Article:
Geologic and reservoir characteristic uncertainties such as those relating to permeability, reservoir continuity, sealing nature of faults, structure and other unknown characteristics may prevent reserves from being classified as proved. Economic uncertainties such as the lack of a market (e.g. stranded hydrocarbons), uneconomic prices and marginal reserves that do not show a positive cash flow can also prevent reserves from being classified as proved. Hydrocarbons “manufactured” through extensive treatment of gilsonite, coal and oil shales are mining activities reportable under Industry Guide 7. They cannot be called proved oil and gas reserves. However, coal bed methane gas can be classified as proved reserves if their recovery is shown to be economically feasible. In developing frontier areas, the existence of wells with a formation test or limited production may not be enough to classify those estimated hydrocarbon volumes as proved reserves. Issuers must demonstrate that there is reasonable certainty that a market exists for the hydrocarbons and that an economic method of extracting, treating and transporting them to market exists or is feasible and is likely to exist in the near future. A commitment by the company to develop the necessary production, treatment and transportation infrastructure is essential to the attribution of proved undeveloped reserves. Significant lack of progress on the development of those reserves may be evidence of a lack of such a commitment. Affirmation of this commitment may take the form of signed sales contracts for the products; request for proposals to build facilities; signed acceptance of bid proposals; memos of understanding between the appropriate organizations and governments; firm plans and timetables established; approved authorization for expenditures to build facilities; approved loan documents to finance the required infrastructure; initiation of construction of facilities; approved environmental permits etc. Reasonable certainty of procurement of project financing by the company is a requirement for the attribution of proved reserves. An inordinately long delay in the schedule of development may introduce doubt sufficient to preclude the attribution of proved reserves. The history of issuance and continued recognition of permits, concessions and commerciality agreements by regulatory bodies and governments should be considered when determining whether hydrocarbon accumulations can be classified as proved reserves. Automatic renewal of those agreements cannot be expected if the regulatory body has the authority to end the agreement unless there is a long and clear track record which supports the conclusion that those approvals and renewal are a matter of course. 5. Proved developed oil and gas reserves are reserves that can be expected to be recovered through existing wells with existing equipment and operating methods. Additional oil and gas expected to be obtained through the application of fluid injection or other improved recovery techniques for supplementing the natural forces and mechanisms of primary recovery should be included as “proved developed reserves” only after testing by a 53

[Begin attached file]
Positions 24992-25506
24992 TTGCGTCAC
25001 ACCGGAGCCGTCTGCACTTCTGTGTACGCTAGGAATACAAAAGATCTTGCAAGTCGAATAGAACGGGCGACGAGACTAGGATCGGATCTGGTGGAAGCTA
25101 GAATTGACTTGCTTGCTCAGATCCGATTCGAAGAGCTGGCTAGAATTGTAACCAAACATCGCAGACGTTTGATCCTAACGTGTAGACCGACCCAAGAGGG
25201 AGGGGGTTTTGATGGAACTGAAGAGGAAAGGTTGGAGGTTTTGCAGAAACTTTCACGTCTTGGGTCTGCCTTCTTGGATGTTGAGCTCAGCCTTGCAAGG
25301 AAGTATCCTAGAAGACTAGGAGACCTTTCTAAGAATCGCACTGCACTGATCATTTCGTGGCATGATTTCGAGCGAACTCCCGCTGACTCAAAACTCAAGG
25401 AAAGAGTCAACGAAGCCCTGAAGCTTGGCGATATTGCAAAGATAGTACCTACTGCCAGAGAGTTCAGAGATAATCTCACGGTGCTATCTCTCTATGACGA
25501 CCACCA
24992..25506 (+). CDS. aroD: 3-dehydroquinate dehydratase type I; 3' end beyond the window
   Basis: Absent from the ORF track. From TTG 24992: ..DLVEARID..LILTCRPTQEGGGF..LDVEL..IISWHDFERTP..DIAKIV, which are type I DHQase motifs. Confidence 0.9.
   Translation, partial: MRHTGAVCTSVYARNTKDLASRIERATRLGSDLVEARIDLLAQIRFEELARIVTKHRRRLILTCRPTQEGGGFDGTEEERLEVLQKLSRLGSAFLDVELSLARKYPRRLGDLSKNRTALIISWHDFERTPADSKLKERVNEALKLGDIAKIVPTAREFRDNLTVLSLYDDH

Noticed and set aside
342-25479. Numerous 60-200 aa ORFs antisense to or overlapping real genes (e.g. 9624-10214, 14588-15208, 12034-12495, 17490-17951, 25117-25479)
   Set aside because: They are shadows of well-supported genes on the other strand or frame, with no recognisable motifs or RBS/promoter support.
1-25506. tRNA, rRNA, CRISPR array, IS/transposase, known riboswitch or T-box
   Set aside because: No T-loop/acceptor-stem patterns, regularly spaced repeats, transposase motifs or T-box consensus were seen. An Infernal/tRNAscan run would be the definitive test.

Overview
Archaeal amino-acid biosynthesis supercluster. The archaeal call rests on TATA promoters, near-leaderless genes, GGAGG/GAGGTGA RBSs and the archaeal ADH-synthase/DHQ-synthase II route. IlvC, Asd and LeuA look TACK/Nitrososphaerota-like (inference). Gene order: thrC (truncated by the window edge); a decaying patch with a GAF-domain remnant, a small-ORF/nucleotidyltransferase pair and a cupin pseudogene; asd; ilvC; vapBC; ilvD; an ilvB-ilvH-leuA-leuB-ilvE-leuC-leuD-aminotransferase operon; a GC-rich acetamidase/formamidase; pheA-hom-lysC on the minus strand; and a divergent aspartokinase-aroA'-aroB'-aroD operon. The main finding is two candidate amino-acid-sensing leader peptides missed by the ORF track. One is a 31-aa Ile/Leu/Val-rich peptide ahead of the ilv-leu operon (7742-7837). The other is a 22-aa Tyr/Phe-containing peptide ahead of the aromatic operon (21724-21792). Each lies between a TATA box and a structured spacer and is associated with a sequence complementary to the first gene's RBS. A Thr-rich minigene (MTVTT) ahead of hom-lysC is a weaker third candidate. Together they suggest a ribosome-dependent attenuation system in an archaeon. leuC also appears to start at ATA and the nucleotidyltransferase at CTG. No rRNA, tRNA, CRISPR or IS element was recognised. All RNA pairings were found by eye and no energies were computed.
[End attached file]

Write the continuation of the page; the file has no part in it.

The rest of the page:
pilot project or after the operation of an installed program has confirmed through production response that increased recovery will be achieved. Currently producing wells and wells awaiting minor sales connection expenditure, recompletion, additional perforations or bore hole stimulation treatment would be examples of properties with proved developed reserves since the majority of the expenditures to develop the reserves has already been spent. Proved developed reserves from improved recovery techniques can be assigned after either the operation of an installed pilot program shows a positive production response to the technique or the project is fully installed and operational and has shown the production response anticipated by earlier feasibility studies. In the case with a pilot, proved developed reserves can be assigned only to that volume attributable to the pilot‟s influence. In the case of the fully installed project, response must be seen from the full project before all the proved developed reserves estimated can be assigned. If a project is not following original forecasts, proved developed reserves can only be assigned to the extent actually supported by the current performance. An important point here is that attribution of incremental proved developed reserves from the application of improved recovery techniques requires the installation of facilities and a production increase. 6. Proved undeveloped oil and gas reserves are reserves that are expected to be recovered from new wells on undrilled acreage, or from existing wells where a relatively major expenditure is required for recompletion. Reserves on undrilled acreage shall be limited to those drilling units offsetting productive units that are reasonably certain of production when drilled. Proved reserves for other undrilled units can be claimed only where it can be demonstrated with certainty that there is continuity of production from the existing productive formation. Under no circumstances should estimates of proved undeveloped reserves be attributable to any acreage for which an application of fluid injection or other improved recovery technique is contemplated, unless those techniques have been proved effective by actual tests in the area and in the same reservoir. (Emphasis added) The SEC staff points out that this definition contains no mitigating modifier for the word certainty. Also, continuity of production requires more than the technical indication of favorable structure alone (e.g. seismic data) to meet the test for proved undeveloped reserves. Generally, proved undeveloped reserves can be claimed only for legal and technically justified drainage areas offsetting an existing productive well (but structurally no lower than LKH). If there are at least two wells in the same reservoir which are separated by more than one legal location and which show communication (reservoir continuity), proved undeveloped reserves could be claimed between the two wells, even though the location in question might be more than an offset well location away from any of the wells. In this illustration, seismic data could be used to help support this claim by showing reservoir continuity between the wells, but the required data would be the conclusive evidence of communication from production or pressure tests. The SEC staff emphasizes that proved reserves cannot be claimed more than one offset location away from a productive well if there are no other wells in the reservoir, even though seismic data may exist. The use of high-quality, well calibrated seismic data can improve reservoir description for performing volumetrics (e.g. fluid contacts). 54